No one is happy with the media coverage in the case of Bryan Kohberger, the man accused of killing four University of Idaho students last fall.
A coalition of media outlets is frustrated that a nondissemination order, or gag order, has cut off most avenues for reporting.
Defense attorneys worry the “enormous amount” of coverage on the case has created a mob intent on pushing Kohberger to the firing squad without a fair trial. Prosecutors are concerned additional coverage will make conducting a fair trial difficult.
And the judge overseeing the case is upset with the TikTok, YouTube and television coverage of the case. He said he wished for more explanatory and balanced coverage like he has seen in local media outlets.
“That would be nice, to see more of that, than the sensationalizing that we are seeing in the national media,” said Latah County District Court Judge John Judge.
All of the colliding interests were aired Friday and will come to some sort of ending when Judge rules on the gag order and whether to allow cameras in future court hearings.
The 28-year-old Kohberger is accused in the slayings of Maddie Mogen, Kaylee Goncalves, Ethan Chapin and Xana Kernodle at the women’s off-campus home. The killings and seemingly stalled investigation ignited a media frenzy. After investigators arrested Kohberger, Latah County Magistrate Court Judge Megan Marshall prohibited attorneys in the case, including those representing victims’ families and witnesses, from speaking to the press.
A coalition of media outlets, including The Spokesman-Review, opposed the order, arguing it limited their ability to report on and inform the public about the proceedings.
At Judge’s request, the parties also made arguments on whether cameras should continue to be allowed in the courtroom.
Kohberger wants cameras limited in the courtroom to protect his right to a fair trial, prevent “unfairly prejudicial coverage” and harassment of those involved in court proceedings.
In court documents, Kohberger acknowledged the international coverage of the cases but said some coverage has included unfounded opinions, particularly when it comes to body language analysis.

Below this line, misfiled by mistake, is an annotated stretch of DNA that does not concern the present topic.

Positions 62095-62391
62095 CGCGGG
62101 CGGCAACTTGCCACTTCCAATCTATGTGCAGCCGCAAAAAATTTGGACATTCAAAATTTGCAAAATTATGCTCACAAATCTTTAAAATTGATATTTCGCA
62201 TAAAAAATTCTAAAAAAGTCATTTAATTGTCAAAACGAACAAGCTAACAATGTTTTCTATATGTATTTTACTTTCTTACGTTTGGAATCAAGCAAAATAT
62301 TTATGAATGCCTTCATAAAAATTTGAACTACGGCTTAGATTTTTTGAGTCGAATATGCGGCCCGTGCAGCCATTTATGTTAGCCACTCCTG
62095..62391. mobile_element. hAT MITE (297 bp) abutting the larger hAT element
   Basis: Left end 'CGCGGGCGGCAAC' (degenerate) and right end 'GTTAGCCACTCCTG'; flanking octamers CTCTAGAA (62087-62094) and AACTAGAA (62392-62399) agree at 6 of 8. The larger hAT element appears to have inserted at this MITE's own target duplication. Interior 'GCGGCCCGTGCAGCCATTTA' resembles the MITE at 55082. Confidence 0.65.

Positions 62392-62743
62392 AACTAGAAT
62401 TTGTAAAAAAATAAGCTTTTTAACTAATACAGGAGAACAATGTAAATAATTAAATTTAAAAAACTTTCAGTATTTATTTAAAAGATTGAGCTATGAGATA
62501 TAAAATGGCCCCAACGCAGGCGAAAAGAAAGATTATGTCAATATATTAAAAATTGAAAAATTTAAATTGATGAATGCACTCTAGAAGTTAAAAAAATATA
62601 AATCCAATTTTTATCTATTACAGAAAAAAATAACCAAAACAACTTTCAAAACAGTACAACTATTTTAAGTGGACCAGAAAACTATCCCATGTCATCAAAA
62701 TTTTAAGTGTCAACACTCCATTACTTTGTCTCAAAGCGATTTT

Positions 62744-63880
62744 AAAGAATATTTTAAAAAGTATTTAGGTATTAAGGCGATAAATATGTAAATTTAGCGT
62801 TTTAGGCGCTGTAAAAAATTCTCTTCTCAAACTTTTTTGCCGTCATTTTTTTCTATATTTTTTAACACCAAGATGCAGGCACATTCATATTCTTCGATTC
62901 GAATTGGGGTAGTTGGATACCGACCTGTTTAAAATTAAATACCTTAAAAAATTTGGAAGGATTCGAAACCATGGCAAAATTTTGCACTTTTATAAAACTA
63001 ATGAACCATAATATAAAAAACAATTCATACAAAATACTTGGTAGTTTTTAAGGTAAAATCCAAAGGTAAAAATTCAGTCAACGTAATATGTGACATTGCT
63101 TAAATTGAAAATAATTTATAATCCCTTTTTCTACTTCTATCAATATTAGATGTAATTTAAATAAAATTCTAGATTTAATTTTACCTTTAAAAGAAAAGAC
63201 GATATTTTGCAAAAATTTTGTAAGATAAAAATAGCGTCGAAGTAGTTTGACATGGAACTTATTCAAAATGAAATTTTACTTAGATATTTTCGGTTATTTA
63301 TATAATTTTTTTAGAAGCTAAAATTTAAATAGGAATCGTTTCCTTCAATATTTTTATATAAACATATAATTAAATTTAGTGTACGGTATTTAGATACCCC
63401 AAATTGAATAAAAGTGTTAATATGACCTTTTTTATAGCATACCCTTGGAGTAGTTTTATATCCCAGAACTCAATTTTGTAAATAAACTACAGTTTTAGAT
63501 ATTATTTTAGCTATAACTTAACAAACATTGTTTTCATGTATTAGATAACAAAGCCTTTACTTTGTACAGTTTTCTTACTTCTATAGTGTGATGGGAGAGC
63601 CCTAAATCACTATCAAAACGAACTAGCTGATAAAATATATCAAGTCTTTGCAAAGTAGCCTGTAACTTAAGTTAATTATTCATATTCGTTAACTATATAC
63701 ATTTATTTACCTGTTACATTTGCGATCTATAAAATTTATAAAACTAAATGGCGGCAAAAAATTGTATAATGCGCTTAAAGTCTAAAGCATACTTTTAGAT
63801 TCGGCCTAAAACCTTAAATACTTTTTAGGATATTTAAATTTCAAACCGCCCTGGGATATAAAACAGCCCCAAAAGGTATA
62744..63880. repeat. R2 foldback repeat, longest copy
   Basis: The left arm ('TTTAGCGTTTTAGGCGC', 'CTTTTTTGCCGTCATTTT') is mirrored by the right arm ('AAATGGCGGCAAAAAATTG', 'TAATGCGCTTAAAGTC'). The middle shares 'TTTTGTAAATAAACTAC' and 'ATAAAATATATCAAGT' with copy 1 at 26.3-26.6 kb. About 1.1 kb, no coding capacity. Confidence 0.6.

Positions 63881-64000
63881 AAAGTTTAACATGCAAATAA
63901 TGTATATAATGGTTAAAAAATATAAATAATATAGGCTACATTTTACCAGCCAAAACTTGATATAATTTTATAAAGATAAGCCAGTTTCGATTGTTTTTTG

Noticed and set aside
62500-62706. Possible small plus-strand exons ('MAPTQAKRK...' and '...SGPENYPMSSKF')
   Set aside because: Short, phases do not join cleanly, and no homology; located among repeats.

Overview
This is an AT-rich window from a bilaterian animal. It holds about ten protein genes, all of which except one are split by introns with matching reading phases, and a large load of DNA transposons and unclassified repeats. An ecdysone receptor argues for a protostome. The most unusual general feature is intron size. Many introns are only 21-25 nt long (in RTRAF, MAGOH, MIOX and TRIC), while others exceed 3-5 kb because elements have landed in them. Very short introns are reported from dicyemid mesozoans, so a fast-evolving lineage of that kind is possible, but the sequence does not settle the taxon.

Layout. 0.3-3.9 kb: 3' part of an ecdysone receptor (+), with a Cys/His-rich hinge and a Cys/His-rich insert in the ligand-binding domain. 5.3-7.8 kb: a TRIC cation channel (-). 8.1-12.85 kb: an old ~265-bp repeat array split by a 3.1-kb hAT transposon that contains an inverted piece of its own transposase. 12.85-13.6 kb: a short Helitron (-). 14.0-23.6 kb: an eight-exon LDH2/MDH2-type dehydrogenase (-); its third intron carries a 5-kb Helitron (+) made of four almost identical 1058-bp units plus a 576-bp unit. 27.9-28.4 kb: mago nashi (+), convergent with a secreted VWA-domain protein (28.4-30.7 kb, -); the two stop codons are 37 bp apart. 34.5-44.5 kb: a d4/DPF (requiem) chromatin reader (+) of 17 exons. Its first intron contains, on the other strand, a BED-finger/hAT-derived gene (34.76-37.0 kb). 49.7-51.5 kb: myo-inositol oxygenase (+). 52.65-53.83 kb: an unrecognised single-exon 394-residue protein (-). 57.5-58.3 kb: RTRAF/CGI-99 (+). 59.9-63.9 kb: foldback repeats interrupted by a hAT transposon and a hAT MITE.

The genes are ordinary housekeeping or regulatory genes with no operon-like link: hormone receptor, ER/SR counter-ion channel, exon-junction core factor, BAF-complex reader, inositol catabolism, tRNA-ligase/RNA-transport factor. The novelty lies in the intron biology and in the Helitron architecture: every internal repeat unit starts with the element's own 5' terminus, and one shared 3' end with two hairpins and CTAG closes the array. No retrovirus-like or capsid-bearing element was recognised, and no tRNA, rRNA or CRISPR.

He cited coverage from Nancy Grace and a Law and Crime Podcast that included the phrase “cold iciness” in the title, among other posts.
Kohberger, his prosecutors and the media coalition cited the recent barring of cameras in the high-profile trial of Lori Vallow Daybell in support of their arguments. Vallow Daybell was recently convicted of killing her two children and is awaiting trial on other charges.
In the Vallow Daybell case, a judge held that video footage created an overwhelming focus on Vallow Daybell by zooming in on her face throughout the vast majority of the hearing, an issue Kohberger cited as a potential problem in his case.
The media coalition argued that the lack of cameras in the courtroom during the Vallow Daybell case not only didn’t reduce public interest, but created doubt in the proceedings because the public couldn’t watch for themselves and instead obtained information secondhand.
Prosecutors noted there is a similar level of interest in the Vallow Daybell case and Kohberger’s.
They outlined concerns about the number of sensitive witnesses who would “likely be intimidated, harassed, or harmed” by a live broadcast of the trial, along with concerns about jurors and witnesses watching testimony during off hours.
If cameras are allowed, they said, the presiding judge should control the positioning, location and zooming lenses of cameras.
Judge said he’s never excluded cameras from the courtroom before and is “open minded” about the issue, before noting his frustration with how the case has been portrayed.
“It’s what the media does with the videos, with the photographs and how it’s sort of manipulated in a way that’s harmful, in my opinion,” Judge said.
Despite voicing opinions in court, Judge said he would make a written ruling on the issues after reviewing the written briefs and considering Friday’s arguments.